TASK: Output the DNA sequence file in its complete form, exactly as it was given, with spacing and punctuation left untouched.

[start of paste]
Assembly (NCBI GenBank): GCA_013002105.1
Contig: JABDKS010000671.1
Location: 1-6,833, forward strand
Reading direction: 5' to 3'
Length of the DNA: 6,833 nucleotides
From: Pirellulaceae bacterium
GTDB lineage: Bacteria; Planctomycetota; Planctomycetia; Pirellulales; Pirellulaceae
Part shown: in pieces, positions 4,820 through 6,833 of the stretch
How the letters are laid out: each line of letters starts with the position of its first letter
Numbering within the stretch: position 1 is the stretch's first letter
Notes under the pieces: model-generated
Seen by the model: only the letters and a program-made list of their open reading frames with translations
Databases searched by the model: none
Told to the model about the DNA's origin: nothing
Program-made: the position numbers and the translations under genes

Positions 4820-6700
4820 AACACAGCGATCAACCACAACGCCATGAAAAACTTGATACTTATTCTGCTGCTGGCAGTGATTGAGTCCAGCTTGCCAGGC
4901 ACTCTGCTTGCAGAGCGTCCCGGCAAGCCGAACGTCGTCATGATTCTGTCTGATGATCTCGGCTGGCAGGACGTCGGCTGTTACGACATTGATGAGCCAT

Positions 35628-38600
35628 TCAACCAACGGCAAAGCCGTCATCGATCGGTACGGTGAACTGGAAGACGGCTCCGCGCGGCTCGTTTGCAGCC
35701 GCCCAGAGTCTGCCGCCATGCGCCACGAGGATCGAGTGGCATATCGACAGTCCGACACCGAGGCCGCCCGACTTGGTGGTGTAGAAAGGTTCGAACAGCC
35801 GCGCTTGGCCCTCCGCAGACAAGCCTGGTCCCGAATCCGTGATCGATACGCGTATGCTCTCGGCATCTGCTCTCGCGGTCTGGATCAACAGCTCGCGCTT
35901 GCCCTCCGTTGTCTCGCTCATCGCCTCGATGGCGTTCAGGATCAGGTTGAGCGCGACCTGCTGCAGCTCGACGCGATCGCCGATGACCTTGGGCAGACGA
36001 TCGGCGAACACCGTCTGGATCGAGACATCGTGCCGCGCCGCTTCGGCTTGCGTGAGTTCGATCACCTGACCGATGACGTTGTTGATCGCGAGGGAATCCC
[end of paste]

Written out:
Assembly (NCBI GenBank): GCA_013002105.1
Contig: JABDKS010000671.1
Location: 1-6,833, forward strand
Reading direction: 5' to 3'
Length of the DNA: 6,833 nucleotides
From: Pirellulaceae bacterium
GTDB lineage: Bacteria; Planctomycetota; Planctomycetia; Pirellulales; Pirellulaceae
Part shown: in pieces, positions 4,820 through 6,833 of the stretch
How the letters are laid out: each line of letters starts with the position of its first letter
Numbering within the stretch: position 1 is the stretch's first letter
Notes under the pieces: model-generated
Seen by the model: only the letters and a program-made list of their open reading frames with translations
Databases searched by the model: none
Told to the model about the DNA's origin: nothing
Program-made: the position numbers and the translations under genes

Positions 4820-6700
4820 AACACAGCGATCAACCACAACGCCATGAAAAACTTGATACTTATTCTGCTGCTGGCAGTGATTGAGTCCAGCTTGCCAGGC
4901 ACTCTGCTTGCAGAGCGTCCCGGCAAGCCGAACGTCGTCATGATTCTGTCTGATGATCTCGGCTGGCAGGACGTCGGCTGTTACGACATTGATGAGCCAT

Positions 35628-38600
35628 TCAACCAACGGCAAAGCCGTCATCGATCGGTACGGTGAACTGGAAGACGGCTCCGCGCGGCTCGTTTGCAGCC
35701 GCCCAGAGTCTGCCGCCATGCGCCACGAGGATCGAGTGGCATATCGACAGTCCGACACCGAGGCCGCCCGACTTGGTGGTGTAGAAAGGTTCGAACAGCC
35801 GCGCTTGGCCCTCCGCAGACAAGCCTGGTCCCGAATCCGTGATCGATACGCGTATGCTCTCGGCATCTGCTCTCGCGGTCTGGATCAACAGCTCGCGCTT
35901 GCCCTCCGTTGTCTCGCTCATCGCCTCGATGGCGTTCAGGATCAGGTTGAGCGCGACCTGCTGCAGCTCGACGCGATCGCCGATGACCTTGGGCAGACGA
36001 TCGGCGAACACCGTCTGGATCGAGACATCGTGCCGCGCCGCTTCGGCTTGCGTGAGTTCGATCACCTGACCGATGACGTTGTTGATCGCGAGGGAATCCC